“What is being perpetrated is a treason and a rebellion. They will pay a heavy price for this act of treason,” Erdogan said at the airport.
“We will not leave our country to occupiers.”
Dozens of soldiers backing the coup surrendered on the Bosphorus bridge in Istanbul they had held throughout the night, holding their hands above their heads as they were detained, television pictures showed.
There was chaos in Istanbul as angry crowds took to the streets to boo the passing tanks, with smaller numbers welcoming the troops.
As a helicopter flew over the famed Taksim Square, scene of massive anti-Erdogan protests three years ago, the crowd began to boo, shaking their fists at the night sky before they were shot at by the soldiers.
“The people are afraid of a military government,” a 38-year-old man who gave his name as Dogan told AFP. “Most of them have been in military service, they know what a military government would mean.”
The sound of F16 fighter jets flying over the capital Ankara signalled the start of the putsch late Friday, with troops also moving to block the two bridges across the Bosphorus Strait in Istanbul.
As protesters took to the streets, an AFP photographer saw troops open fire on people gathered near one of the bridges, leaving tens wounded.
Soldiers also opened shot at protesters angrily denouncing the coup bid at Istanbul’s Taksim Square, injuring several.
Turkish army F-16s launched air strikes against tanks stationed by coup backers outside the presidential palace in Ankara, while the parliament was also bombed, leaving its offices wrecked.
Regular explosions could be heard from the AFP office situated near the complex.
World leaders called for calm, with US President Barack Obama and other Western countries urging support for the government which they said had been democratically elected.
The night of drama and bloodshed brought new instability to the Middle East region, with Turkey a key powerbroker in the ongoing Syria conflict.
In a key moment in the standoff, Turkish security forces rescued the country’s top army general Hulusi Akar who reports said had been taken hostage in the earlier stages of the coup bid.
Istanbul authorities sought to make a show of normalisation with the bridges reopening to traffic and Ataturk International Airport — which had been shut down by the plotters — gradually reopening.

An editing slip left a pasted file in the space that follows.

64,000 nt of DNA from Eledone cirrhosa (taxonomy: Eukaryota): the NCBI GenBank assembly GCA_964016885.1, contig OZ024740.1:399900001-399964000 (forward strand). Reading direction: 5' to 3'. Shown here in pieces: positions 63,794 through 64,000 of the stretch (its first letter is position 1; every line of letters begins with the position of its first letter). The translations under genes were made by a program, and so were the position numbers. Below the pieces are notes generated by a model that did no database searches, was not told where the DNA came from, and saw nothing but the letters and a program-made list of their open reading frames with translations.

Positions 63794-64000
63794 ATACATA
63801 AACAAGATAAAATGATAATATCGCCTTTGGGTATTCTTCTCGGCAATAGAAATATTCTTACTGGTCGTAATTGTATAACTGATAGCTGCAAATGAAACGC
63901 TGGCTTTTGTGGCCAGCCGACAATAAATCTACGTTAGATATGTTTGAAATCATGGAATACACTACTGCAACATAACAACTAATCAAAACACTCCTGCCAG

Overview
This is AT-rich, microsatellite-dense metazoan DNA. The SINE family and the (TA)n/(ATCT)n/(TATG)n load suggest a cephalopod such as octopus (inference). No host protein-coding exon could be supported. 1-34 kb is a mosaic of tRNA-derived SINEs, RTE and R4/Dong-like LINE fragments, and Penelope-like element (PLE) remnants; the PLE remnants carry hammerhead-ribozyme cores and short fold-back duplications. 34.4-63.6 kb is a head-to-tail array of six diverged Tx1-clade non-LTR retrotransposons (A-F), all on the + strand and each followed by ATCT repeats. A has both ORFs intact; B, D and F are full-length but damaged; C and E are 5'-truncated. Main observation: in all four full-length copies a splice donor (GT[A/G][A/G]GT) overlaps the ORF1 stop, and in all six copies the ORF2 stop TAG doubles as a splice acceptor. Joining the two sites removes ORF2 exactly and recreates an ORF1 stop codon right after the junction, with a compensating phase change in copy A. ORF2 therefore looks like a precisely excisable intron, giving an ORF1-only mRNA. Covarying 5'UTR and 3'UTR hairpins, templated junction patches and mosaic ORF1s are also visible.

After the initial dramatic military movements, state broadcaster TRT said the troops behind the putsch had declared martial law and a curfew, in a statement signed by a group calling itself the “Council for Peace in the Homeland”.
It said the coup had been launched “to ensure and restore constitutional order, democracy, human rights and freedoms and let the supremacy of the law in the country prevail, to restore order which was disrupted”.
No named military officer claimed responsibility for the actions although Prime Minister Binali Yildirim claimed a key pro-coup general had been killed.
Turkey’s once-powerful military has long considered itself the guardian of the secular state founded by Mustafa Kemal Ataturk in 1923.
It has staged three coups since 1960 and forced out an Islamic government in 1997.
Erdogan’s critics have long accused him of undermining modern Turkey’s secular roots and of sliding into authoritarianism — but the president was believed to have won control of the military after purging elements who opposed him.
But some Turks were welcoming news of the coup attempt.
“Turks are on fire,” Fethi, a 27-year-old tour guide in Taksim Square, told AFP.
“We have hope now,” he added. “Turkey has been in a very polarised state for almost 15 years now… This is the manifestation of all that anger.”
Erdogan immediately pinned the blame on “the parallel state” and “Pennsylvania” — a reference to Pennsylvania-based cleric Fethullah Gulen, his arch-enemy who he has always accused of seeking to overthrow him.
But the president’s former ally denied any involvement in the plot, calling the accusation “insulting”.
“As someone who suffered under multiple military coups during the past five decades, it is especially insulting to be accused of having any link to such an attempt. I categorically deny such accusations,” he said in a statement.
There has been a flood of concerned reactions from around the globe, with EU foreign policy chief Federica Mogherini calling for “restraint and respect for democratic institutions”.
Obama has been briefed, while the Kremlin said it was “deeply concerned” by the developments.
“Everything must be done to protect human lives,” said a spokesman for German Chancellor Angela Merkel.
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PE businessman tells how he feared for family’s safety after Nice attack
It was 55 minutes of hell – not knowing if his daughter and grandchildren were dead or alive.